In American folklore, many ingredients can be brewed into love potions and used to drive a partner wild.  Randolph records that yarrow is used in love potions given to men, as are dodder/love vine/angel’s hair, lady’s slipper, and mistletoe.  Boys make a love potion from a wild gander’s foot, powdered and put into a girl’s coffee.  The use of bird ingredients in such potions is rampant, inlcluding the use of powdered turtle-dove tongue, chicken hearts, and rooster blood for various love and beauty blends.   Girls in the Ozarks would keep dried turkey bones in their rooms in order to seduce their beaus when the time was right, too.

Randolph also mentions that a woman can surruptetiously touch a man’s back to inspire feelings of lust in him.  Zora Neale Hurston says in her essay “Hoodoo in America” that a potent aphrodisiac charm from Jamaica includes mixing angle worm dust with High John chips and wearing this as a mojo around the waist.  Oils and powders such as “Come to Me Boy/Girl” and “Chuparosa” are also used to intoxicate a lover’s senses and make him/her crazy with lust and love.  There’s also a hoodoo formula called the “Hot Mama Douche” which is juniper berries steeped in vinegar and which is designed to bring a woman all the sex she can stand. Vanilla, dabbed behind the ears, is also reputed to drive men wild.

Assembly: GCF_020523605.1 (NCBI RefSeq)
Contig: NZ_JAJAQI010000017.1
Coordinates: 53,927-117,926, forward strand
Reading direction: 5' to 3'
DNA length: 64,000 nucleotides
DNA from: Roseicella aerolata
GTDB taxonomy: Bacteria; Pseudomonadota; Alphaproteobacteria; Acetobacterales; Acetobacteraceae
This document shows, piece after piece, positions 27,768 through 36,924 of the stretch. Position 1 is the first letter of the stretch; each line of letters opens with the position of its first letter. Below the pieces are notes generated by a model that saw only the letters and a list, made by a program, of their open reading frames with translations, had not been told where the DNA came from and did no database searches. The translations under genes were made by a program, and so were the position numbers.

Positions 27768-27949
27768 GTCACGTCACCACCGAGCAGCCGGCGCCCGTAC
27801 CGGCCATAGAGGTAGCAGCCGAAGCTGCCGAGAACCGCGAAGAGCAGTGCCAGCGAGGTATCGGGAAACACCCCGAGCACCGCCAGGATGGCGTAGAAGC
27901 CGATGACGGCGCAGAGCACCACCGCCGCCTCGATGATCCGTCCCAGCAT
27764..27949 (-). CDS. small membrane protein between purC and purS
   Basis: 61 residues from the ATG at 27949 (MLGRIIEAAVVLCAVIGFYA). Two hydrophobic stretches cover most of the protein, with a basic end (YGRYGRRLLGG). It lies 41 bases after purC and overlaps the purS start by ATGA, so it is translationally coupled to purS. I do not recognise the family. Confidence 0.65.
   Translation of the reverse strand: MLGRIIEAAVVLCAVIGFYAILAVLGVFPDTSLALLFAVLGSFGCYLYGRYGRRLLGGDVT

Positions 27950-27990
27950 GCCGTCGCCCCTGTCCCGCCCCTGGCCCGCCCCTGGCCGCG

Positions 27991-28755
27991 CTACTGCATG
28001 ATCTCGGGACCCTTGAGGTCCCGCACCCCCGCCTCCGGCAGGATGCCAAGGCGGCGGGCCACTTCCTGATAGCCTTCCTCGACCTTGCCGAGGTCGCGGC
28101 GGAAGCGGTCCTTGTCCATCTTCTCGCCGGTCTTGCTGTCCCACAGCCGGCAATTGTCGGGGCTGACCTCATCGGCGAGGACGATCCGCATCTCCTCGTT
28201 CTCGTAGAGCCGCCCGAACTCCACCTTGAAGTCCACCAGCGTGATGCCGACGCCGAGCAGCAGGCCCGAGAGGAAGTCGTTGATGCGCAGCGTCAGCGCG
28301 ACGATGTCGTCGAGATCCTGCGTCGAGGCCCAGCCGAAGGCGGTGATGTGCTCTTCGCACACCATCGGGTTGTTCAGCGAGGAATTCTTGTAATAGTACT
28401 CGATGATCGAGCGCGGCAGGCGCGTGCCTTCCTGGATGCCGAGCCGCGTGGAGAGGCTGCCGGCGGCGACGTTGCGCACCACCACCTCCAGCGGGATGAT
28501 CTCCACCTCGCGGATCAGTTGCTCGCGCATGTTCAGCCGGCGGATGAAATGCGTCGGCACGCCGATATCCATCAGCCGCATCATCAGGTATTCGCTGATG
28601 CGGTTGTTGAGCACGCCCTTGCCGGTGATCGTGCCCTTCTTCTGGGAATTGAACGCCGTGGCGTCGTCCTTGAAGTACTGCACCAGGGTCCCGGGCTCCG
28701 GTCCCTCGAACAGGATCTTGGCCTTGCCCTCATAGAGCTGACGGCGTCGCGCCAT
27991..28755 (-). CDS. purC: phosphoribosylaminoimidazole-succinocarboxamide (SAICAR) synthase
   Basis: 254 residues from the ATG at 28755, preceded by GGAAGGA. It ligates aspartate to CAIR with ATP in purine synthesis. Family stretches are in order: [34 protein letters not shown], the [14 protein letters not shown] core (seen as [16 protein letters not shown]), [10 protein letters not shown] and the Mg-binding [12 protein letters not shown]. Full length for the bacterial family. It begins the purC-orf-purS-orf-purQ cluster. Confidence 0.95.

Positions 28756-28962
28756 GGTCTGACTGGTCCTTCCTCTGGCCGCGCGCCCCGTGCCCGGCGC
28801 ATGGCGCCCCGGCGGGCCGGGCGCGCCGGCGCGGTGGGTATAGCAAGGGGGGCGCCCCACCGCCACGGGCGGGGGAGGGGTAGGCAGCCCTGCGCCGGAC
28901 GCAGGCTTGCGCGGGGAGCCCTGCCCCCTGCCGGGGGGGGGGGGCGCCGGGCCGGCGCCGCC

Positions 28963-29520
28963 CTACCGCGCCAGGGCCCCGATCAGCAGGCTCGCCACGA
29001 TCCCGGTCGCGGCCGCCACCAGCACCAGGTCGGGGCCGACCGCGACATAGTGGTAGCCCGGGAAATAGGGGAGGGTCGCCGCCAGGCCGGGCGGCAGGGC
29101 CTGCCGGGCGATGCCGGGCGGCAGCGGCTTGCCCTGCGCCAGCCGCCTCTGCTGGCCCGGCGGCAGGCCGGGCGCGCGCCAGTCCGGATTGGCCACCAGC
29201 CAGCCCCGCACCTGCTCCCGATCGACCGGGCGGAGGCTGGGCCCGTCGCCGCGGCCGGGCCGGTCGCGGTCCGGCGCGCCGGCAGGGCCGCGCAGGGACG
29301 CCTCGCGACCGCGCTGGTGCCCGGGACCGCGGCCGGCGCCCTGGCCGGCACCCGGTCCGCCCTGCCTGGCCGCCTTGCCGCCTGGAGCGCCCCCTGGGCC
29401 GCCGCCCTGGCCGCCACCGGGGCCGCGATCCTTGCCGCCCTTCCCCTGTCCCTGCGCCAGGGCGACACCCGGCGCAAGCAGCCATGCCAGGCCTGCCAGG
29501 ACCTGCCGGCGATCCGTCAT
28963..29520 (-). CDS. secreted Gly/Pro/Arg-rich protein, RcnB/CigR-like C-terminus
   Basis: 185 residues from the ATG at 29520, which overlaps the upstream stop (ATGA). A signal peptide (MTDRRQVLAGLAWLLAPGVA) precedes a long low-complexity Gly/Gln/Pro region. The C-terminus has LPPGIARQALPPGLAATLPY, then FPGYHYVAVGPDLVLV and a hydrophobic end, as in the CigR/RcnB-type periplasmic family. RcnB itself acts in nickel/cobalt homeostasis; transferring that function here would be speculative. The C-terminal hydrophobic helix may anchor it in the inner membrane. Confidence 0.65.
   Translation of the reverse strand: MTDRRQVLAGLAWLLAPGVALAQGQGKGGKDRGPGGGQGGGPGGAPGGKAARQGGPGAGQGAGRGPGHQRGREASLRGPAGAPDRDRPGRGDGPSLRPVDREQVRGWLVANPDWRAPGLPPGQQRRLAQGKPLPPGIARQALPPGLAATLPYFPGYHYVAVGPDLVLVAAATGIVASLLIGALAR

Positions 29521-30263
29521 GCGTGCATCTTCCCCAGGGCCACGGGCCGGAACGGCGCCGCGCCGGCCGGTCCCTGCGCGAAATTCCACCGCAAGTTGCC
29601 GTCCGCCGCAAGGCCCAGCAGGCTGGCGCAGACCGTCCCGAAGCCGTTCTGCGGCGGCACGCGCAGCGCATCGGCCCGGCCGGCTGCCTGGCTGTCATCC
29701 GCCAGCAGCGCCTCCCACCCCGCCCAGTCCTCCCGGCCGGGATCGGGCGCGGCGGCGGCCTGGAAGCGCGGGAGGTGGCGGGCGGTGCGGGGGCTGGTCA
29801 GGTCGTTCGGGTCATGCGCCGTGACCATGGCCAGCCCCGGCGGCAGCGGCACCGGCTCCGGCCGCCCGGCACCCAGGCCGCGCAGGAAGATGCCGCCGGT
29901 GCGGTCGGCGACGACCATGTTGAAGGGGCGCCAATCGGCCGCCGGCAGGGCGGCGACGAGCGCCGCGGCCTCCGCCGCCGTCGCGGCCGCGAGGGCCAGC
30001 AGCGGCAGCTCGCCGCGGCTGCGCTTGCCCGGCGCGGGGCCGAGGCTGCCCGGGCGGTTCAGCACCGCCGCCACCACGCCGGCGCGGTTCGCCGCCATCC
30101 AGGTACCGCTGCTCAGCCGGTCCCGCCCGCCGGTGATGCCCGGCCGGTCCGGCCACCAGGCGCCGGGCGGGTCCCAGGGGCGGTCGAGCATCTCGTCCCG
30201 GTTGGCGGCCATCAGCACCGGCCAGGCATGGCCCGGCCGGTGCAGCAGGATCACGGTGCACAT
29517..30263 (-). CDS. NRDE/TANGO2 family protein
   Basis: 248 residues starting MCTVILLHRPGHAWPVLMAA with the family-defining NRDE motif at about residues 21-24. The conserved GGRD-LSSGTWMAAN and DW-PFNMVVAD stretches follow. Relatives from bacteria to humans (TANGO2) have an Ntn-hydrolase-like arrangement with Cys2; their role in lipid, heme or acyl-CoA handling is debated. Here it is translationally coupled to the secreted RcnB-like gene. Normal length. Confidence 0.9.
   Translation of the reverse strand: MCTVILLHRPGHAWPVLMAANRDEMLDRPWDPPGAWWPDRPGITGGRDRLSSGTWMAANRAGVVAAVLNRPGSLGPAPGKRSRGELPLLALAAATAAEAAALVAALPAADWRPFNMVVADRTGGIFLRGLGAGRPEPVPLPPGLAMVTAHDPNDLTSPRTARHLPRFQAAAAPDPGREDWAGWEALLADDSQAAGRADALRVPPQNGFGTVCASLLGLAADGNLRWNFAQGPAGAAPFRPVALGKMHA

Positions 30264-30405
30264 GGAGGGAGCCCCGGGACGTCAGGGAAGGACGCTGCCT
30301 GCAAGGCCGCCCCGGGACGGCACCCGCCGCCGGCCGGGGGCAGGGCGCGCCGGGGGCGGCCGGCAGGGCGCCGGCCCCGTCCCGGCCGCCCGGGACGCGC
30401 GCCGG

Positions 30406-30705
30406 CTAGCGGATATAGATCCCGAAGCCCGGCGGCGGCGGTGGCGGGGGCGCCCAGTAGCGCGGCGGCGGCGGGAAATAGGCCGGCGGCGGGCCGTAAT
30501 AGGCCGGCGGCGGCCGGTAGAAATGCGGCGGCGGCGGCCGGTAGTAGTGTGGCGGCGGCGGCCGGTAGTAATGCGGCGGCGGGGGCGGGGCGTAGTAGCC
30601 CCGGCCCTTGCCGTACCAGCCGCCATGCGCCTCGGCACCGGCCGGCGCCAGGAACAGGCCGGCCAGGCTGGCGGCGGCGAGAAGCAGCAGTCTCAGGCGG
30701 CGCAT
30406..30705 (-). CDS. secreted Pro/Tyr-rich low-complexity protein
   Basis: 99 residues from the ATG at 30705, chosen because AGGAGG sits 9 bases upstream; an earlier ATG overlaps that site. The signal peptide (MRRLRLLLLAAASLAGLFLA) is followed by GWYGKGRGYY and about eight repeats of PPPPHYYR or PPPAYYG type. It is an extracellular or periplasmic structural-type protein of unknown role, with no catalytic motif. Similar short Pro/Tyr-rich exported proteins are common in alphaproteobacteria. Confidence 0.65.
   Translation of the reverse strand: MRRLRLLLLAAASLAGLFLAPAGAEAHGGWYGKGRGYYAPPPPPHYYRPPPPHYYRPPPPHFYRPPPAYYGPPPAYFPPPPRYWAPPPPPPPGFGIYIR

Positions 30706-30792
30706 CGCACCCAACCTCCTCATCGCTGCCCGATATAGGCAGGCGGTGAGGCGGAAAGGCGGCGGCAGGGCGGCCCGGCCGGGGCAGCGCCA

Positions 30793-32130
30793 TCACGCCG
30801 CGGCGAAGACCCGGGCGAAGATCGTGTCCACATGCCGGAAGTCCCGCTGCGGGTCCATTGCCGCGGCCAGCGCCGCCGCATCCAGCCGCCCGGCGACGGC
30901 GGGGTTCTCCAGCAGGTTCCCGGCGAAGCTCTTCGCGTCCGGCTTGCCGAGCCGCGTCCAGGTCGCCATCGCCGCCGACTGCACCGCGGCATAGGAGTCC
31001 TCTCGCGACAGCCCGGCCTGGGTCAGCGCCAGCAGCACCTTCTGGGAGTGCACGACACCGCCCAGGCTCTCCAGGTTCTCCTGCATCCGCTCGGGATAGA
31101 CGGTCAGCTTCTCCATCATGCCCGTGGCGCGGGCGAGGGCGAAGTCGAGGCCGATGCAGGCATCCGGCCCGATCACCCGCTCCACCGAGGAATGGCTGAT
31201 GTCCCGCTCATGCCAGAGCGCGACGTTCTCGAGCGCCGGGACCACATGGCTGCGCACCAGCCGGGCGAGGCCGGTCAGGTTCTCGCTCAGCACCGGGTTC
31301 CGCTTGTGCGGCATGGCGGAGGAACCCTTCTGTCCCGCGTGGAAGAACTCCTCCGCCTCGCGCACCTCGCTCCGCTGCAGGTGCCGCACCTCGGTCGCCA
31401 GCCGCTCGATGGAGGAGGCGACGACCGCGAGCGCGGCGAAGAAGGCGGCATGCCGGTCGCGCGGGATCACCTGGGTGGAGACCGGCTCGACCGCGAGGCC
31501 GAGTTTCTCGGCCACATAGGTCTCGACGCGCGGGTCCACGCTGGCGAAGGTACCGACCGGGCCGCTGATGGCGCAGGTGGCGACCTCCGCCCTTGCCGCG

Person-specific Love Spells

These are the controversial, yet oft-sought after, spells which one person uses on another to command love.  There are a lot of ethical questions involved in these enchantments, and I won’t get into my perspective on them here (though I do talk a bit about it on the show).  As the folklore goes, there are a lot of ways to make someone yours through magic.  Most of them involve putting a little bit of yourself—such as urine, blood, or sweat—into them, often via food.  Wearing the other person’s clothing, especially intimate clothing that has had contact with their skin or which has encircled some part of their body (like a ring, hatband, glove, sock, etc.) will also allow you to command their love.  Some examples:

  • If a girl steals a man’s hatband and wears it as a garter, it will make him fall in love with her (Randolph, OM&F)
  • Socks and hatbands can be used to rule unruly men (Hurston, Mules & Men).
  • Turning down a man’s hatband and pinning two needles in it in a cross-wise fashion makes him love you (Haskins, Voodoo & Hoodoo)

Other spells to gain the love of a person include tying poppets/dolls together, knotting used clothes from each person together, or burying personal items from that person on your property.  In this latter vein, Zora Neale Hurston records an interesting spell using the person’s image captured in a mirror: